wedge Q: How can you justify quibbling over whether 2,000,000, 3,000,000, or 10,000,000 people were murdered.
* A: There is one very good scientific reason to be sensitive to the numbers -- they enable us to test hypotheses as to underlying causes and conditions of democide. The more reliable, the better, although given our modern techniques, we can often simply deal with levels of magnitudes. It is such numbers or magnitudes that enable us to say that the greater the dictatorial power a regime has, the more likely it will murder its citizens en masse.
wedge Q: On your website, you estimate the number of people murdered by democide between 1988 and 1999 to be around 4,000,000 people -- far less than the 19,000,000 we would expect based on rates of killing from earlier decades. Do you stand by this estimate?
* A: Unlike the estimates for 1900-1987, it is an educated guess. I did not do a democide-by-democide count (I don't think I had the heart for it anymore), but I did an informal list of the major sources of democide for the period, such as Somalia, Rwanda, Afghanistan, Iraq, Iran, North Korea, China, Burma, Congo, Bosnia, Kosovo, and roughly estimated the toll overall as 4 million. The total is far less than one would expect based on previous years, but this is because with the growth of democracies (now at 121) there has been an overall decrease in the world’s democide.
wedge Q: How does the number of victims of democide compare to the number murdered by ordinary criminals ?
* A: On world homicide, democide by governments exceeds deaths from traffic accidents, war, and homicides combined. See the plot of this at http://www.hawaii.edu/powerkills/VIS.TEARS.ALL.AROUND.HTM.
wedge Q: I haven’t seen any statistics comparing death by democide to other causes (disease, crimes by other citizens, etc). Do you know if that information is available somewhere?
wedge Q: Your research has revealed that the number of people murdered by absolutist governments in the 20th century far exceeds the combat dead for all wars. Is this unique for the 20th century?
* A: No. For all the pre-20 C. democide, I estimate that 133,147,000 people were murdered. Compare this to 174,000,000 for the 20th Century. There were, however, billions of more people to kill in this century, so I took the proportion of the word's population murdered in the 20th C., and then applied this proportion backwards to the world's population for each previous century. That would give a total pre-20th C. hypothetical genocide of 625,716,000. In short, the 20th C. was by far the bloodiest in history both in total murdered and as a proportion of the world's population.
* By comparison to the pre-20th C democide, the international war-related pre-20th C dead amount to about 40,457,000, a few millions more than were killed in combat in all 20th C. wars. See Chapter 2 of Statistics of Democide at: www.hawaii.edu—NOTE5.HTM
wedge Foreign Democide
wedge Q: Have you considered genocides or democides that are not internal to the state or society?
* A: Yes, this is foreign democide. See the “foreign democide” column in my summary table at: www.hawaii.edu—SOD.TAB16A.1.GIF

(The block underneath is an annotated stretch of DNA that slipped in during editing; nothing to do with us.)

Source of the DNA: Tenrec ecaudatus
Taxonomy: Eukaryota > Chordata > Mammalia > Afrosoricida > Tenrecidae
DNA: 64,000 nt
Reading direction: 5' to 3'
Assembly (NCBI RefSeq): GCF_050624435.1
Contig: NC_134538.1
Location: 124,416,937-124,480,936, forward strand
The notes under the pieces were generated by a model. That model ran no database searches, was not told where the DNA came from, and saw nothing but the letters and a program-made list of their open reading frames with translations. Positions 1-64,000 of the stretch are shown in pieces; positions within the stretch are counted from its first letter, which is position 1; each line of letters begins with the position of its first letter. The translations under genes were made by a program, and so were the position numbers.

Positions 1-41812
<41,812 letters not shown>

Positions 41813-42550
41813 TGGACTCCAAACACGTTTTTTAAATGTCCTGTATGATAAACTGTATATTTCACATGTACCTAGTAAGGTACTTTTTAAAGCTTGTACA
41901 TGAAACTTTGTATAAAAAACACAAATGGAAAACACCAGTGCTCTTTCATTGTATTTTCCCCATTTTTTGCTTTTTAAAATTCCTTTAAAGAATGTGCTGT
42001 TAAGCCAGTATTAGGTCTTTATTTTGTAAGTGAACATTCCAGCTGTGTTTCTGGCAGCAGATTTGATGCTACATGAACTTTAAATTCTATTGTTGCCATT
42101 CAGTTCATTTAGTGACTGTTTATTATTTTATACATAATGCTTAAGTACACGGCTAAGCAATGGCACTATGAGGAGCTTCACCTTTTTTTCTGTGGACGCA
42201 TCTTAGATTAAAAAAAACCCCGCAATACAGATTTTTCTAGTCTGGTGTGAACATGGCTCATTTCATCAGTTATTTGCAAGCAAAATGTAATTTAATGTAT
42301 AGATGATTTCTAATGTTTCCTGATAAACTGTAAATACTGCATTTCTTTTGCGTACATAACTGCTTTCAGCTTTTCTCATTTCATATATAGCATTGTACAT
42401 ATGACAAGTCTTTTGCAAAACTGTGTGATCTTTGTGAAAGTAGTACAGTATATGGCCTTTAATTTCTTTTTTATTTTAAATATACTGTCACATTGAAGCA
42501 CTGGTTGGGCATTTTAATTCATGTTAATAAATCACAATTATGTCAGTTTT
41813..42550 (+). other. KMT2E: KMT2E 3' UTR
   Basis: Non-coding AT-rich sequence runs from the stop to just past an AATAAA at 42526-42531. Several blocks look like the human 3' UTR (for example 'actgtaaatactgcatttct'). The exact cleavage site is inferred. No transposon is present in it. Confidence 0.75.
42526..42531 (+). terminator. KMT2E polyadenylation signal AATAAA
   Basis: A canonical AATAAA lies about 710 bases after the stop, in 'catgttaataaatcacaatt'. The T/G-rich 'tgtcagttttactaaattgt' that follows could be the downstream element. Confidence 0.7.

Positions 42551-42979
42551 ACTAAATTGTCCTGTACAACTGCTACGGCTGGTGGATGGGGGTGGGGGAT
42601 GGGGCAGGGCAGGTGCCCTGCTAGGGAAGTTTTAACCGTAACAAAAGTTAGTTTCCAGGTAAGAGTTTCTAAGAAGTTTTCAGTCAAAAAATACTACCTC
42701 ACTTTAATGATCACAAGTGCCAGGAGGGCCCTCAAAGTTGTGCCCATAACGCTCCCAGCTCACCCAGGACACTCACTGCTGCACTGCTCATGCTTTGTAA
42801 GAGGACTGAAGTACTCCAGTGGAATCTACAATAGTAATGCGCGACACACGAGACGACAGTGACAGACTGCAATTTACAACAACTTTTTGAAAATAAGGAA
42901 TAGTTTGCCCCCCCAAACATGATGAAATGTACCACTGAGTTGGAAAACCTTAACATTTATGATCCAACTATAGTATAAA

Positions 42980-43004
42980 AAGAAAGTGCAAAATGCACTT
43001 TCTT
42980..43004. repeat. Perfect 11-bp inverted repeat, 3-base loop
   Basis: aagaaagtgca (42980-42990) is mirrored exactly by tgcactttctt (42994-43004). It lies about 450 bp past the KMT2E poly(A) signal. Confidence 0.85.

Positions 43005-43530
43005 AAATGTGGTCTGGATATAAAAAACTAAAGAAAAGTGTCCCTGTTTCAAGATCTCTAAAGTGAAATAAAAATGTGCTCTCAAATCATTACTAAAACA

wedge Q: What would you say is the firing of a missile by remote control from pilotless CIA drone aircraft at a tall man wearing Arab clothes?
* A: War takes place in a fog, and I can therefore only offer a foggy scale. But I think we can anchor it at three points. 1. If the intention was to kill a tall man wearing Arab clothes, it would be murder by the United States, which is democide. 2. If the intention was to kill a leader of Al Queda or the Taliban, but there was wanton disregard for the possibility that he was a civilian, then it was democide. 3. If after careful assessment of the situation and circumstances, there was substantial reason to believe he was a leader of Al Queda or the Taliban, the intention then was to kill him, this was a legal (Geneva Conventions) act of war.
wedge Q: Do you have any documentation of democide or genocides during an anarchy?
* A: As to documenting democide in an anarchy, since international relations is an anarchy, all my documented foreign democide is in fact democide under an anarchy. Also, all my documented democide by quasi-governmental groups is similarly democide either in an anarchic state, such as Somalia, or in sub-state terrorism or violence.
wedge Criticisms
wedge Q: When it comes to totalitarian regimes, how come you like to choose the figures that are on the high side, while you tend to downplay the butcher bill of democratic states?
* A: Simply not true. As a study of my many tables would show, I give both highs and lows and then a conservative estimate. Usually this estimate is closer to the low than the high. Overall the democide in this century, my range is 76,543,000 to 359,348,000 murdered, with my much quoted prudent estimate being 169,187,000. Note how much closer to the low than the high this is. Now, as to playing down the “butcher bill” of democratic democide versus totalitarian regimes, your accusation is too general. What specific estimates are too low or too high?